A new report by think-tank IPPR has found that the construction industry has become increasingly reliant on EU migrants to alleviate labour shortages.
Even in the least-restrictive scenario modelled by IPPR, two in three current EU-born employees working in the UK would be ineligible.
Joe Dromey, senior research fellow at IPPR, said: “Brexit threatens to turn the growing skills challenge in the construction industry into an existential crisis, with significant negative consequences for our economy and for the housing crisis.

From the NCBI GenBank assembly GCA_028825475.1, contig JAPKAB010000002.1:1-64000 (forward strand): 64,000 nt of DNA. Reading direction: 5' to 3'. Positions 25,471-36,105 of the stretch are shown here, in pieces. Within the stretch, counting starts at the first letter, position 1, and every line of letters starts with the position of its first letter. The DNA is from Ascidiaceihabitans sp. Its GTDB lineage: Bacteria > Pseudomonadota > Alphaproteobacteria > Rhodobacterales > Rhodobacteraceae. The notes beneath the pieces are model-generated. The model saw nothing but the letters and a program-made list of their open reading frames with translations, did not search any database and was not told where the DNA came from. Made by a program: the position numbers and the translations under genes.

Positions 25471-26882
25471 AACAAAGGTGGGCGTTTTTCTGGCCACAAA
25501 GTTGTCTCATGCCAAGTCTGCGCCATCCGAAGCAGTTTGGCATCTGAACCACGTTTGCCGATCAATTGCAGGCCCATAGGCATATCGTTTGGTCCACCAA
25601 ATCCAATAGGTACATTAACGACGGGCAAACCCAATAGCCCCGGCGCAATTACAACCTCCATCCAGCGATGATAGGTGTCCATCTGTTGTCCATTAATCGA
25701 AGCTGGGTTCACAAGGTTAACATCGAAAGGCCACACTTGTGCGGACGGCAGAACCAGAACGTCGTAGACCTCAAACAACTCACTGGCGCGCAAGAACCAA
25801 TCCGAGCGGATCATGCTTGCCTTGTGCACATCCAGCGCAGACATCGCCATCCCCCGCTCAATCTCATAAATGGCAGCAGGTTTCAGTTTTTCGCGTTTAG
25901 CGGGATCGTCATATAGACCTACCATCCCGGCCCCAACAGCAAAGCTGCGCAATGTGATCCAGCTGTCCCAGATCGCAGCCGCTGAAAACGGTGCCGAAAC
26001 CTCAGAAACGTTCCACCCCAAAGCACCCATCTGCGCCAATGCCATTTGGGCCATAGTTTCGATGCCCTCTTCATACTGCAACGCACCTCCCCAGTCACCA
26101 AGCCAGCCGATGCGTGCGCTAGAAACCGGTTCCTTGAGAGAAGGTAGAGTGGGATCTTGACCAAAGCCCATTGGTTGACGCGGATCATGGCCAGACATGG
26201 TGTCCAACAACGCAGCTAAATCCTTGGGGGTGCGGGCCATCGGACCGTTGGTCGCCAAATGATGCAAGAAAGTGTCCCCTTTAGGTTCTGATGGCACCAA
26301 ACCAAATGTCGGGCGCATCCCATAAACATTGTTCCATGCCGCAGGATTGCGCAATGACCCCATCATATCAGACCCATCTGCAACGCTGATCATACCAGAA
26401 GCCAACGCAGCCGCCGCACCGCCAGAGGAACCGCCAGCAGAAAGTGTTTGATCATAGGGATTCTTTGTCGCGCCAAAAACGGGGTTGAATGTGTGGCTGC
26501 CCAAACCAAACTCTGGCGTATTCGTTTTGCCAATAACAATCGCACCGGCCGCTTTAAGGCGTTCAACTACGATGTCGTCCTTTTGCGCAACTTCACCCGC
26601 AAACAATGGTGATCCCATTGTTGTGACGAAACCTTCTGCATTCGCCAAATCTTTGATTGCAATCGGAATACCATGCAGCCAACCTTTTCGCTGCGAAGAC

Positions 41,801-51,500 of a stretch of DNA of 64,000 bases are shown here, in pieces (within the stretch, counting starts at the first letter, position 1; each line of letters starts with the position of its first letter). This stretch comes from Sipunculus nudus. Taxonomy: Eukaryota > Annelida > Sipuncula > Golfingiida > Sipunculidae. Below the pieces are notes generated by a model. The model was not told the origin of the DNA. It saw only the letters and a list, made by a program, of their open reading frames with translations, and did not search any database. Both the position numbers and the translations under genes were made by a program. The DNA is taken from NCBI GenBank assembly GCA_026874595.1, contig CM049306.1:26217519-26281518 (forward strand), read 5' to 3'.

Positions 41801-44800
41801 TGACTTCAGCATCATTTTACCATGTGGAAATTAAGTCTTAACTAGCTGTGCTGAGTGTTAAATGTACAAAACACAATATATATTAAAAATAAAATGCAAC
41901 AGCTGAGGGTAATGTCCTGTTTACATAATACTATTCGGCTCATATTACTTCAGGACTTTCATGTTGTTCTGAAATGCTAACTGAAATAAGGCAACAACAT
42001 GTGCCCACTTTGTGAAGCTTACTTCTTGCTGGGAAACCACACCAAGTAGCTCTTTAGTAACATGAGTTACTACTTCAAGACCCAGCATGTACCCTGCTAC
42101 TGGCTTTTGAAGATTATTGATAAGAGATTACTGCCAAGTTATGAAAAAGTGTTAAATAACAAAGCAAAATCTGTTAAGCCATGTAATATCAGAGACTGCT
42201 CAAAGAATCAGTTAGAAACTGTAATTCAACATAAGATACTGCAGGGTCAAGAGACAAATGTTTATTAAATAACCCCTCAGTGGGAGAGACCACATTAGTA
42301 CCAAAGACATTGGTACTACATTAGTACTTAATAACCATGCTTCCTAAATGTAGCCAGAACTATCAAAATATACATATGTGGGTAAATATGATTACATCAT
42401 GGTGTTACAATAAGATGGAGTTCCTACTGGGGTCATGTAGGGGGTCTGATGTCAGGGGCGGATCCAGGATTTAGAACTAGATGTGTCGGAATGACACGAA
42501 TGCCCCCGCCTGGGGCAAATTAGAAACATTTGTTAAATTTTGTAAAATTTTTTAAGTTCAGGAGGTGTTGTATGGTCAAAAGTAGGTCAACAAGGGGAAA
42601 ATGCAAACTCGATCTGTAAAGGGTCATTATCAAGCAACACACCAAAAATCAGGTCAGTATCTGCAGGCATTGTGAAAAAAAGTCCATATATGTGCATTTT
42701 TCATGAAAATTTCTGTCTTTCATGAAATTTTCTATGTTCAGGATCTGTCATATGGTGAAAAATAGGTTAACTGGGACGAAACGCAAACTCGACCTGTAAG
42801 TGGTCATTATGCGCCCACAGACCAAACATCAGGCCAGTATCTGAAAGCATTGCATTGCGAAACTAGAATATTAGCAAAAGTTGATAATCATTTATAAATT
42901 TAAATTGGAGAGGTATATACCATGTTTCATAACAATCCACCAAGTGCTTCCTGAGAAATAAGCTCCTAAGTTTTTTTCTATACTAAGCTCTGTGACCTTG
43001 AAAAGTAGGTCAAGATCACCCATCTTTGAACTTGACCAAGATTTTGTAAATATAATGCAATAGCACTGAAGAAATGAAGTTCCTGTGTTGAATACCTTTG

“The government wants to double housebuilding, and cut net migration by more than half.
“To do either, would be difficult.
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“But to do both together – when our construction industry has become increasingly reliant on EU-born workers – is simply not possible.
“If we are to build the homes, the commercial property and the infrastructure that our country needs after Brexit, then government needs to wake up, recognise the scale of the threat and work with the industry to limit the impact.”
IPPR research has also found that the construction sector has the joint highest level of skills shortage vacancies of any industry.
The proportion of EU migrants in construction increased five-fold between 2003 and 2016 and half of London construction workers were born outside of the UK, with a third born in the EU.